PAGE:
The world is eagerly waiting for a vaccine to combat the coronavirus which has ravaged through the world resulting in more than six lakh deaths.
There was buzz in the medical fraternity after the editor of medical journal The Lancet announced on Twitter that he is going to announce the results of the Oxford Covid-19 vaccine study.
“Tomorrow. Vaccines. Just saying,” Richard Horton tweeted on Sunday.
Globally, the World Health Organisation (WHO) is tracking around 140 candidates vaccines, of which around two dozen are in various phases of human clinical trials.
Chinese company Sinovac Biotech is moving into phase III trials in Brazil while University of Oxford/AstraZeneca is in a combine phase II/III trial in the UK and has recently gone into phase III trials in South Africa and Brazil.
Among other leading players, German firm BioNTech is collaborating with pharma major Pfizer to develop a vaccine for Covid-19. The companies have received fast track designation from the US Food and Drug Administration (USFDA) for two investigational vaccine candidates being developed to help protect against SarS-CoV-2.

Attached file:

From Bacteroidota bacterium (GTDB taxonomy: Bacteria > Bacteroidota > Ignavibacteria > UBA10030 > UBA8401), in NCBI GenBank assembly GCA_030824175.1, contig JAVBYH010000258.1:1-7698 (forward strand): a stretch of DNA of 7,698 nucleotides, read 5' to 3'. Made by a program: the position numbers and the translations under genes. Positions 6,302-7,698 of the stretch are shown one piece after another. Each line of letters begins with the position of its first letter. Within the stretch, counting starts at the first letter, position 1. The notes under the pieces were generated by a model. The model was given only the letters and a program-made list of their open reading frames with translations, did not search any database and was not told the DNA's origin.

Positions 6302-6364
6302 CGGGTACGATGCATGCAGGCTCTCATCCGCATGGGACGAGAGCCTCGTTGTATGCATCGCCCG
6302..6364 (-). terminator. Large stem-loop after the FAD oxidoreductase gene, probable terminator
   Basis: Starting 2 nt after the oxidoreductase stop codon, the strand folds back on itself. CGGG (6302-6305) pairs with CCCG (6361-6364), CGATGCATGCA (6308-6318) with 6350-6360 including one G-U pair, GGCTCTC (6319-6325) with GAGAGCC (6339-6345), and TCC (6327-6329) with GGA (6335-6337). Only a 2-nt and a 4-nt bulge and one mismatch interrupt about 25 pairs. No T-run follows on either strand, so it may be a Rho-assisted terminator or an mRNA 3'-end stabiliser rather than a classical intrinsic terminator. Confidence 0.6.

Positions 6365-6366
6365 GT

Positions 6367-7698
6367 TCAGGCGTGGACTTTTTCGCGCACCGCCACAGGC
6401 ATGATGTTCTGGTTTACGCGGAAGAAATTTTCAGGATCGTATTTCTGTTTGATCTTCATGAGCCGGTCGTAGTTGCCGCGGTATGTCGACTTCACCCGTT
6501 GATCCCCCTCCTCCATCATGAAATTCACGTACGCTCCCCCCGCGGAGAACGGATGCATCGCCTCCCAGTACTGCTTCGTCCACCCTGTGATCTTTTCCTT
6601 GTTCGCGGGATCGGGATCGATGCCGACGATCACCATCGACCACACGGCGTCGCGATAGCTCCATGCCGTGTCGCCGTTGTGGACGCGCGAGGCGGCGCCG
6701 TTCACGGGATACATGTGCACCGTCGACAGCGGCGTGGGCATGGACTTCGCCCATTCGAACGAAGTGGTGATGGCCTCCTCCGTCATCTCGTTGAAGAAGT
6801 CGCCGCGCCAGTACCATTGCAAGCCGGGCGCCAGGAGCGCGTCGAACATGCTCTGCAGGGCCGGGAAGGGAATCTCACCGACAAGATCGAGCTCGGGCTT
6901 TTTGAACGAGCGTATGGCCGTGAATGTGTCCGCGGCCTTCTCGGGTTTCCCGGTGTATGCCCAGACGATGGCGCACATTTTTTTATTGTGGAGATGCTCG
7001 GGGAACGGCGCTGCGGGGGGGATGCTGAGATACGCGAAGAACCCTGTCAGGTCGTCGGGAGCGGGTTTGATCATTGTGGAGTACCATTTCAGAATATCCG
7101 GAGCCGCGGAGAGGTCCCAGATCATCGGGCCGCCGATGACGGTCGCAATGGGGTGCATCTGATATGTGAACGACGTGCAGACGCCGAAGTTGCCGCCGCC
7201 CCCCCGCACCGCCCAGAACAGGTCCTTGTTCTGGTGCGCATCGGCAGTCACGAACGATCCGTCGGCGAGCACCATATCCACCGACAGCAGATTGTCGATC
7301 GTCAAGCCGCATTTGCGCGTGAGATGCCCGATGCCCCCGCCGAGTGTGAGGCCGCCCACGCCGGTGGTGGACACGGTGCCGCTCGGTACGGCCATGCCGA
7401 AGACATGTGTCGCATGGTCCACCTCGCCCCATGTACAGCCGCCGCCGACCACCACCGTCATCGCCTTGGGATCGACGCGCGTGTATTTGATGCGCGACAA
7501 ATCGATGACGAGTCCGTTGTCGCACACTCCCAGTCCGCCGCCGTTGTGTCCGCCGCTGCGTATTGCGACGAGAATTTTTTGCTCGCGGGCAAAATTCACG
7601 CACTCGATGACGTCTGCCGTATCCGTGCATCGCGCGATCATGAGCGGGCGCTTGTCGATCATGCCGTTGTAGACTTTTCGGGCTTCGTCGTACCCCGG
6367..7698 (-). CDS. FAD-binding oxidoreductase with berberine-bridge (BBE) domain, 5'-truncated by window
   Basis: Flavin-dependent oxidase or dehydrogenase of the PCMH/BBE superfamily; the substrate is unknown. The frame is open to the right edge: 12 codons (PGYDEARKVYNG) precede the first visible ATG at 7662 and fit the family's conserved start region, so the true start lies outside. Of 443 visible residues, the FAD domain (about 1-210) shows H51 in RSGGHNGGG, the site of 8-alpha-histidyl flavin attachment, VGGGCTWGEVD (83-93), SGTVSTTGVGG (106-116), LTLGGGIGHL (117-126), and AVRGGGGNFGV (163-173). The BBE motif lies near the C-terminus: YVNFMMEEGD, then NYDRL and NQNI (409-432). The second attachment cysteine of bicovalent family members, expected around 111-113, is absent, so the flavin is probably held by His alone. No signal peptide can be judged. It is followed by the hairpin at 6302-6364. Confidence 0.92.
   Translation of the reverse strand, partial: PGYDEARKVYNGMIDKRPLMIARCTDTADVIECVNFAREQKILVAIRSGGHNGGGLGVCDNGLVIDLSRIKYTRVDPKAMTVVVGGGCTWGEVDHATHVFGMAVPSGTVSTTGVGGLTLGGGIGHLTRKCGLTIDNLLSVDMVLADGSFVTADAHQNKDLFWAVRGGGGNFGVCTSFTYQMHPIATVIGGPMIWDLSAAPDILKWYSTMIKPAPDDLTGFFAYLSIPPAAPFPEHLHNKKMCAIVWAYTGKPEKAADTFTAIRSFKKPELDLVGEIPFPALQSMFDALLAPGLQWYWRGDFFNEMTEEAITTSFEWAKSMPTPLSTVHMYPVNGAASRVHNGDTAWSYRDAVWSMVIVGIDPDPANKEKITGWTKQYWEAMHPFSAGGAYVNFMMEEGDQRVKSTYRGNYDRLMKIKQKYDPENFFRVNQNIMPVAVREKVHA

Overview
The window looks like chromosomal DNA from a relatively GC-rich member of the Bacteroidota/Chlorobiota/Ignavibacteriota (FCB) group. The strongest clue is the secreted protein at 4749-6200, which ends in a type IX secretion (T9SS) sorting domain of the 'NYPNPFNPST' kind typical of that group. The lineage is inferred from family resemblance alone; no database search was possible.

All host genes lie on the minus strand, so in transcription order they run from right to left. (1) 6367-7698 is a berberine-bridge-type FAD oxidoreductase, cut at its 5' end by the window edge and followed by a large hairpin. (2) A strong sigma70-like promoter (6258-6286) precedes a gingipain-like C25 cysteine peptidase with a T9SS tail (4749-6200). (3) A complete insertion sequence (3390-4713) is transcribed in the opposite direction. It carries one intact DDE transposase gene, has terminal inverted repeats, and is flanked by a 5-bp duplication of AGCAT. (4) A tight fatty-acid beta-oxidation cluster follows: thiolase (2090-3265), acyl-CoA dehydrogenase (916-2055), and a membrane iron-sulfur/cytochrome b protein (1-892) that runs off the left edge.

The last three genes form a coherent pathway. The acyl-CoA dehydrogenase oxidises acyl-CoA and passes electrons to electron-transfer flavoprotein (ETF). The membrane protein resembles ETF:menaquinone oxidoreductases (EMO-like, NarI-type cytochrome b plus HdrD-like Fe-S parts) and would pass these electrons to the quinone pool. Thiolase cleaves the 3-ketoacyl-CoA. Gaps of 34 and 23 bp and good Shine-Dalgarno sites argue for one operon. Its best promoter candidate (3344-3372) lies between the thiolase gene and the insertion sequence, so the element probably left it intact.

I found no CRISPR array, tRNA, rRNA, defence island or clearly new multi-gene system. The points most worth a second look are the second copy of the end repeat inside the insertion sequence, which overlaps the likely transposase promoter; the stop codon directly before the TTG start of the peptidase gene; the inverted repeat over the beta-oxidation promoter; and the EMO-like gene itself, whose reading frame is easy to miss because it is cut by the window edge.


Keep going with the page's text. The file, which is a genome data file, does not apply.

Vaccines typically provide the immune system with harmless copies of an antigen: A portion of the surface of a bacterium or virus that the immune system recognises as foreign. A vaccine may also provide a non-active version of a toxin – a poison produced by a bacterium – so that the body can devise a defence against it.
They must follow higher safety standards than other drugs because they are given to millions of healthy people.
Vaccine testing is a four-stage process – pre-clinical testing on animals, phase I clinical testing on a small group of people to determine its safety and to learn more about the immune response it provokes, phase II trials are expanded safety trials, and phase III testing is done by administering it to thousands of people to confirm its efficacy.